A flash burn is a painful inflammation of the cornea, which is the clear tissue that covers the front of the eye. A flash burn occurs when you are exposed to bright ultraviolet (UV) light. It can be caused by all types of UV light, but welding torches are the most common source. That’s why it is sometimes called ‘welder’s flash’ or ‘arc eye.’
The effect of plastic on workers in the plastic industry, Apple’s efforts to resist curbs on distracted driving and amateur video helps a state OSH agency crack down on asbestos violators. These were among the top safety stories featured this week on ISHN.com.
According to the National Safety Council, occupational injuries occur every seven seconds in the United States. Stringent regulation for the health and well-being of employees has led to advancements in processes, safety procedures, and first aid protocols to treat the injured.
OSHA standards clearly define mandatory compliance and requirements for employers to follow with respect to eye and face protection. Following these requirements ensures protection against chemical, environmental, and radiological hazards or mechanical irritants.
More than one in three U.S. workers are now Millennials, having surpassed Baby Boomers and Gen Xers as the largest generation in the U.S. labor force. Born between 1980 and 2000, they are also the first truly digital generation.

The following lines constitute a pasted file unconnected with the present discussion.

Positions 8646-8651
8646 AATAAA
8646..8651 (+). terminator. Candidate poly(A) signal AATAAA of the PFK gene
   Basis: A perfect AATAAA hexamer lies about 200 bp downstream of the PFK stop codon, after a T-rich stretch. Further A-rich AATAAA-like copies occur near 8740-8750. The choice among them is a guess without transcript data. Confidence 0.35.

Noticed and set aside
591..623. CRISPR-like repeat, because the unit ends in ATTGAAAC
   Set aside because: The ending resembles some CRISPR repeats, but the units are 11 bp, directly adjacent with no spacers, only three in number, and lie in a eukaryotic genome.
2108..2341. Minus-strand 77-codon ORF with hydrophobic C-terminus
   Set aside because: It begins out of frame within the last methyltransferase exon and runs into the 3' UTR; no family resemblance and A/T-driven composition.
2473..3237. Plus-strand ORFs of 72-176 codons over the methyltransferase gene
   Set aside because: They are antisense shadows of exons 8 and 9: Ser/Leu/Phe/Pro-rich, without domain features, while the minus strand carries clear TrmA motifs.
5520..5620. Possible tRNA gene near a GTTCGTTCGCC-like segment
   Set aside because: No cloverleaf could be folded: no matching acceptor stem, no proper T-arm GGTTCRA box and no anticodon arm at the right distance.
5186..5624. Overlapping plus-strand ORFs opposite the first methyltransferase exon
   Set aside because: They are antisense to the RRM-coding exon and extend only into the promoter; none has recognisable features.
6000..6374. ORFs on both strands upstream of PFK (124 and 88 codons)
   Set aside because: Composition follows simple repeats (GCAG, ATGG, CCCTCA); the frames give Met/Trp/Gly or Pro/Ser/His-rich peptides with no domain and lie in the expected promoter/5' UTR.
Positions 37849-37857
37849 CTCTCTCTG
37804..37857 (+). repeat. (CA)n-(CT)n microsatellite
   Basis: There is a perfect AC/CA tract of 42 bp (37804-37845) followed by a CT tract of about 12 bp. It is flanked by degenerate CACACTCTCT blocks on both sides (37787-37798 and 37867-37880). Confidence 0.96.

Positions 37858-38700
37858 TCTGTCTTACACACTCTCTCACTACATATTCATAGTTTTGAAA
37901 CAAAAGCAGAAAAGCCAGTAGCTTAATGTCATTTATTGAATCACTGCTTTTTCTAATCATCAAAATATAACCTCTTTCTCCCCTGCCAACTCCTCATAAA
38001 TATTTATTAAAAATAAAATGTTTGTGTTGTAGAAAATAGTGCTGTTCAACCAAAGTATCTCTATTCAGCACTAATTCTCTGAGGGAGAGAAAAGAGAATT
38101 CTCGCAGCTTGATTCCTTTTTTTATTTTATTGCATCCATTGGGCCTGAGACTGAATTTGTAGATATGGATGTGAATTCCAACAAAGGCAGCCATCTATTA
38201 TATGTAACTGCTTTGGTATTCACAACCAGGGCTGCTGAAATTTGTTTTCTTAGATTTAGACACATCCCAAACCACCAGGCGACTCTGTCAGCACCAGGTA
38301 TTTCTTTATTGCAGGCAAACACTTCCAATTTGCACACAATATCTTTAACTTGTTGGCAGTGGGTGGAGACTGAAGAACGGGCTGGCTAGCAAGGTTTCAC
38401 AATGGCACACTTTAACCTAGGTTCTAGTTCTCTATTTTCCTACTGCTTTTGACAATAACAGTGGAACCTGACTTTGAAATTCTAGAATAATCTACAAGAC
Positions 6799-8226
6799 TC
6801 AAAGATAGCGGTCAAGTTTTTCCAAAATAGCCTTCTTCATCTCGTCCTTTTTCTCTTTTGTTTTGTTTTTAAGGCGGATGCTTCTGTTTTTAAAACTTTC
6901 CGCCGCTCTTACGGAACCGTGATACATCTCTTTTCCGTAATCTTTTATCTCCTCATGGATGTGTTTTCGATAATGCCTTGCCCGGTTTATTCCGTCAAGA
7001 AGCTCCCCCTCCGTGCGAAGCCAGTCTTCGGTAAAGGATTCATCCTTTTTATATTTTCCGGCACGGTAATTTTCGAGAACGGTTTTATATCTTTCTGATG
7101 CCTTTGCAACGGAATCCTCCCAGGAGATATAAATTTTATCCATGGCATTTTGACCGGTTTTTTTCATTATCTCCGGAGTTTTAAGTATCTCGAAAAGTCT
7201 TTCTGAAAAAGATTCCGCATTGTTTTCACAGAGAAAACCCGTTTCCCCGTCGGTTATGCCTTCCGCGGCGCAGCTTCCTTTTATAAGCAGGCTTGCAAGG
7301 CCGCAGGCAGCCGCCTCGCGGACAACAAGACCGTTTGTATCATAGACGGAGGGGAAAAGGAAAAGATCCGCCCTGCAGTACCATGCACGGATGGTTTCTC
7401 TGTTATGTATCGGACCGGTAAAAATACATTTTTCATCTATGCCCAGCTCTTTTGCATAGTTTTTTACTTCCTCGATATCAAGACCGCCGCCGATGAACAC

Each year, nearly 25,000 Americans visit the emergency room due to a workplace eye injury. Each day, over 2,000 Americans suffer an eye injury. This means that almost one million Americans have experienced some vision loss due to eye injury, which has resulted in more than $300 million in lost work time, medical expenses and workman’s compensation.
Electromagnetic energy given off by an arc or flame can injure workers’ eyes and is commonly referred to as radiant energy or light radiation. For protection from radiant energy, workers must use personal
protective equipment, such as safety glasses, goggles, welding helmets, or welding face shields.
Do you know home projects like these can be a major threat to eye safety? According to the American Academy of Ophthalmology, nearly half of all serious eye injuries occur at home, yet only 35 percent of Americans wear protective eyewear during projects that could pose a threat to their eyes.
According to the American Academy of Ophthalmology, an estimated 90 percent of eye injuries are preventable with the use of proper safety eyewear. Even a minor injury to the cornea—like that from a small particle of dust or debris—can be painful and become a life-long issue, so take the extra precaution and always protect the eyes.
Among the articles in the January 2020 issue of ISHN Magazine, we review the most violated OSHA standards, Part 2 of Larry Wilson's 'Rethinking Traditional Safety' column series, insight from safety experts, and much more.